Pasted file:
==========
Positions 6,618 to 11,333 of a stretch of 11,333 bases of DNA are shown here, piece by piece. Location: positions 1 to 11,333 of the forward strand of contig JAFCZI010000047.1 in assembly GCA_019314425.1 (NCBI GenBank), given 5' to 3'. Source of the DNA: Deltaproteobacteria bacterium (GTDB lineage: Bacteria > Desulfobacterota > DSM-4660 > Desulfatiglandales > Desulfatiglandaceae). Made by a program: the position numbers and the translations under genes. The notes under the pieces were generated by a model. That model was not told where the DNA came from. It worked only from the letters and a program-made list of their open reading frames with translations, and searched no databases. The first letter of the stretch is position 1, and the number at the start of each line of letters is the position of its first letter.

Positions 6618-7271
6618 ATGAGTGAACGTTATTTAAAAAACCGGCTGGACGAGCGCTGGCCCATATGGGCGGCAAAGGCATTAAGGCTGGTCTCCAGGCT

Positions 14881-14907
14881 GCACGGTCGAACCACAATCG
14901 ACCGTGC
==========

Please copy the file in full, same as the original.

Positions 6,618 to 11,333 of a stretch of 11,333 bases of DNA are shown here, piece by piece. Location: positions 1 to 11,333 of the forward strand of contig JAFCZI010000047.1 in assembly GCA_019314425.1 (NCBI GenBank), given 5' to 3'. Source of the DNA: Deltaproteobacteria bacterium (GTDB lineage: Bacteria > Desulfobacterota > DSM-4660 > Desulfatiglandales > Desulfatiglandaceae). Made by a program: the position numbers and the translations under genes. The notes under the pieces were generated by a model. That model was not told where the DNA came from. It worked only from the letters and a program-made list of their open reading frames with translations, and searched no databases. The first letter of the stretch is position 1, and the number at the start of each line of letters is the position of its first letter.

Positions 6618-7271
6618 ATGAGTGAACGTTATTTAAAAAACCGGCTGGACGAGCGCTGGCCCATATGGGCGGCAAAGGCATTAAGGCTGGTCTCCAGGCT

Positions 14881-14907
14881 GCACGGTCGAACCACAATCG
14901 ACCGTGC